Masses Face Layoffs as Firms Reorganize

Two large companies announced heavy layoffs Wednesday, compounding the levels of unemployment in the economy. Housing and Construction (Shikun U'Binui) announced it would be laying off 430 workers out of its 3,000-person staff, while the Blue Square Israel food retail marketing chain said it would be downsizing some 250 employees and closing 10 loss-making stores.

Most of Housing and Construction's layoffs are to be among management and engineers, with 230 of them from its subsidiary Solel Boneh (81.7 percent held) and 200 from another construction subsidiary Herut. The remaining employers are to take a pay cut of between 5-15 percent, the company announced.

Housing and Construction CEO and chairman of Solel Boneh Uzi Vardy-Zer said Wednesday, "I expect that this plan of reorganization and efficiency will bring a revolution in the company's results. In my estimation, following the implementation of the program, there will be a significant improvement in results in 2004 and a return to profitability in 2005."

Housing and Construction will set aside NIS 60 million for the reorganization program for itself and its subsidiaries, which will push the company into the red for the third quarter. Housing and Construction is controlled by Arison Investments, and is the second company in the group to downsize in such numbers, after Bank Hapoalim laid off 793 employees at the beginning of the year.

The housing market has suffered severely from the long-running recession. Solel Boneh, a construction contracting company in the hotels, commercial, housing and infrastructure markets, lost NIS 115 million in the past 18 months.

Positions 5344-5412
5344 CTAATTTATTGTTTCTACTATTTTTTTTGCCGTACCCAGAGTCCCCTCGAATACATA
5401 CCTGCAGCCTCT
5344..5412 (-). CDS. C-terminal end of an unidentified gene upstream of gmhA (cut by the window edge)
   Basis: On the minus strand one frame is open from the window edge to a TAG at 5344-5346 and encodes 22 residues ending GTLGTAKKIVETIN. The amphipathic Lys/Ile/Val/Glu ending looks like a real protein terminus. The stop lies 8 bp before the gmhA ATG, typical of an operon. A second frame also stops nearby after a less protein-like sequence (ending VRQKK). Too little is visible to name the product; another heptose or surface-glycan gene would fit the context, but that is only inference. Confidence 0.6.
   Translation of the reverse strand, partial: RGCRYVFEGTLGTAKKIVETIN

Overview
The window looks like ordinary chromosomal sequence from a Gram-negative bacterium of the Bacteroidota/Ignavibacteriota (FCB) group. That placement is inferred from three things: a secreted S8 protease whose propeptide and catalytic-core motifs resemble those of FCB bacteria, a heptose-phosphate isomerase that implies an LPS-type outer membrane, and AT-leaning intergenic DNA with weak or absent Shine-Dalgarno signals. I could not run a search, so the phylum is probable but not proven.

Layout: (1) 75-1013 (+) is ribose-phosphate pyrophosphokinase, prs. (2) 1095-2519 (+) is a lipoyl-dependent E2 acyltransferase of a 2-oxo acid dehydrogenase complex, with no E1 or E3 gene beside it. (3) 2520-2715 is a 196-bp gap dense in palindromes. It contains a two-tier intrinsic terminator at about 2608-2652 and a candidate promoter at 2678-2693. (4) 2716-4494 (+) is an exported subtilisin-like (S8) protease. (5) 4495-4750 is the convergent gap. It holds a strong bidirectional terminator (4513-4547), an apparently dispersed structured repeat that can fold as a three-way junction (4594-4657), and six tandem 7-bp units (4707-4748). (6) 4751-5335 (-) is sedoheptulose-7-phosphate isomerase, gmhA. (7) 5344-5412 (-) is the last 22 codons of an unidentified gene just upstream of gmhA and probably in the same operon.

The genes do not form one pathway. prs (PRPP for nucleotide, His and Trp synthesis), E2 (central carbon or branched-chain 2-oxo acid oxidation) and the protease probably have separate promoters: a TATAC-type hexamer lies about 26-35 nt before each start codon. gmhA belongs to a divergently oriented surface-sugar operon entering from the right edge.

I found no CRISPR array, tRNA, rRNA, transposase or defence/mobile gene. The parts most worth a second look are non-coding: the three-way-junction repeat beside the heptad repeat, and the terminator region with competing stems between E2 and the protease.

Investors were clearly delighted with the sharp decision to restructure the group, and Housing and Construction's share leaped 4.5 percent yesterday on the Tel Aviv stock exchange.

Chief financial officer Ailon Michaely says the job cuts are a painful step, but they are the last possible recourse for the company. The government's practice of hounding foreign workers and the instability inherent in hiring Palestinian laborers have reduced the company to defaulting on projects it undertook to complete, due to lack of manpower. The shortfall cannot be made up by Israeli workers, who are reluctant to take construction jobs, he says.

Supermarkets suffer

Supermarket retailer Blue Square is similarly downsizing to improve its bottom line. The company has 164 stores in all, including Co-Op, Mega, Super Center City, Super Center, King Center and Shefa Shuk. Among the stores that may be contenders for the chop are the Co-Ops in Hadera mall, in Kiryat Ata, in Kfar Sava's Arim mall, in Tiberias and in Beit Eliezer in the Hadera region.

In the past three years, Blue Square has closed 30 of its stores, though it plans to open seven new branches in 2004. CEO Yoram Dar has explained in the past that often the opening of a new Mega store (the company's giant regional discount chain) is accompanied by the closure of a smaller company store in the same neighborhood.

Dar said Wednesday that "this significant process will enable the company to lead the food retail chain market in modernity and efficiency and to return to sizable profits."

Hertzel Laks contributed to this report.